I picked up a bargain priced copy of this work after having leafed through Tyler Cowen's hardback Inner Economist (waiting for the paperback version). Having studied the craft of economics, I am probably not the book's target audience. Economics has at last arrived in the pop science book section, albeit in a strange format. Just like the physics books, it sheds all elements of math and rigour: Look, no need to think, no complicated formulas. Add a snappy moniker ("freakonomics", "undercover", ...) for extra street cred. Unfortunately, these junkfood books are very low in nutritional value. The reader is only left with an illusion of understanding. Better read a textbook on microeconomics or managerial economics.Tim Harford has written a readable book which presents economic concepts such as markets, scarcity, choices, externalities, asymmetric information, adverse selection, games, auctions, comparative advantage and free trade via household examples (coffee and beer being Harford's staples). Essentially an unconnected tour of some ideas and concepts of some Nobel prize winners from the perspective of a rich, white male.The book has three obvious blind spots: Firstly, the good aspects of government (and government's function in a modern market economy) are hardly mentioned. Mostly, government is treated as the source of failure, waste and stupidity. While the value of an institutional framework gets a positive remark, the valuable contributions of economists to the study of government are ignored. Secondly, Harford is not interested in discussions of equality and fairness, invalidating his subtitle ("exposing why the rich are rich and the poor are poor"). Your parents determine much of your station in life. I wonder if a Harford born in Cameroon would express a similar world-view. Again, a less insular treatment would have illuminated some of the contributions of economics to the discussion of fairness and equality. Thirdly, spending his time between London and Washington DC, the author has developed a smug view about the rest of the world. Instead of belittling corrupt Africa, he might have taken his examples from corrupt Washington (federal or district, your choice). Public transport is notoriously bad in the US and the UK too. No need to go to Cameroon. He praises the US imperialistic market opening of Japan in 1854 but ignores the British gunships promoting free trade in opium a few years later. A less Panglossian worldview would make the text better.Overall, a book I can not recommend for teaching purposes or as an introduction for beginners. Its one-sidedness does not present the full range of economics. Curiously (or to demonstrate my objections to the text), neither book nor index mention the founder of economics, Adam Smith, a professor of moral philosophy (hear, hear). The undercover economist has yet to uncover the foundations of economics.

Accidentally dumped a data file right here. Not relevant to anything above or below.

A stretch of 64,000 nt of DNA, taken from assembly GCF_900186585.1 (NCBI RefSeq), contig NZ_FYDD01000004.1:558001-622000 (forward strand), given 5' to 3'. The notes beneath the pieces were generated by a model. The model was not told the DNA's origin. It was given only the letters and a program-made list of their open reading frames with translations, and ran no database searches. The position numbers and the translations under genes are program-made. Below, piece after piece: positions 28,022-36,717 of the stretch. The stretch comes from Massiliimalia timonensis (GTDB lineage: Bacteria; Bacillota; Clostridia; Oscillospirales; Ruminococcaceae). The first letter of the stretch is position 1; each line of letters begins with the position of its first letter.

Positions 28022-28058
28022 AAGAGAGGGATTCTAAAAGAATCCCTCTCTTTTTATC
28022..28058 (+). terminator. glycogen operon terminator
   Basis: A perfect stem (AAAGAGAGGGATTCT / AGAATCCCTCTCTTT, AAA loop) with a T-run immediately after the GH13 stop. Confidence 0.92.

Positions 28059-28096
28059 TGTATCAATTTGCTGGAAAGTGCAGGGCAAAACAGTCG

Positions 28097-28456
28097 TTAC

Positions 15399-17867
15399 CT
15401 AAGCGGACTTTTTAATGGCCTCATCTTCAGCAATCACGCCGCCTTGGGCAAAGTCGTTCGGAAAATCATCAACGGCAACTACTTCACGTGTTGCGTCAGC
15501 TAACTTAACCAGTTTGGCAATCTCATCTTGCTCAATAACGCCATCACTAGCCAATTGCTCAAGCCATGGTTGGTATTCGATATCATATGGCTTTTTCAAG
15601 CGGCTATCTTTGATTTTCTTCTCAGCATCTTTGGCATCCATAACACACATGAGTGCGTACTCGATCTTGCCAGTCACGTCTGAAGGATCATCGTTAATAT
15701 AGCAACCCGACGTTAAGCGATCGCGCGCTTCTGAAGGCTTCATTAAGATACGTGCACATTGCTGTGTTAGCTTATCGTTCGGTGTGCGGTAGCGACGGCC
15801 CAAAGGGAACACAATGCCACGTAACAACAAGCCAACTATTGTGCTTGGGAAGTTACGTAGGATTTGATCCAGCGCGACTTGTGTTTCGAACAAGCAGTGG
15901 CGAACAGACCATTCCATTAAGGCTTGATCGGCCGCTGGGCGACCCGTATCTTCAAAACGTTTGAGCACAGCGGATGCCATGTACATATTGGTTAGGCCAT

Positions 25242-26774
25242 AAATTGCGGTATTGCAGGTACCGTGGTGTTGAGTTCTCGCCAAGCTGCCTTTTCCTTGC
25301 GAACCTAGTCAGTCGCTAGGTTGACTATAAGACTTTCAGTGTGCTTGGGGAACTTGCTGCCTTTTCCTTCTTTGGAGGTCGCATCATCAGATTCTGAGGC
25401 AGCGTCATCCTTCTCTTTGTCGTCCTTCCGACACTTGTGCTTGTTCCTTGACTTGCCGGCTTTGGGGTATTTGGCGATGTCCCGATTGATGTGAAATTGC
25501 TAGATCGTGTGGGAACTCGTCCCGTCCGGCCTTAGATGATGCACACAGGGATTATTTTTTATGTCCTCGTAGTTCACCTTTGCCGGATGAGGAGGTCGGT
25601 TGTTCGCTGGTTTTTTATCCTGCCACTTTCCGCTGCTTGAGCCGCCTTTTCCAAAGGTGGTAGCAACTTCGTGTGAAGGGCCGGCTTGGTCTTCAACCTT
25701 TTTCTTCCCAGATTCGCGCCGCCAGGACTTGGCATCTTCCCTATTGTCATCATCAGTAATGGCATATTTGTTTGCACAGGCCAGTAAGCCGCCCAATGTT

bupkiss on LibraryThing 10 months ago
I liked it better than Freakonomics. Anecdotes were just as interesting, but the explanations were more fleshed-out. Better introduction to the principles of microeconomics. I especially liked the discussion of Starbucks pricing.
dvf1976 on LibraryThing 10 months ago
Similar to Freakonomics, but a bit more standard "economist" fare...More dollars and GDP talk than the Freakonomics authors who were all over the place. (but made a superior book)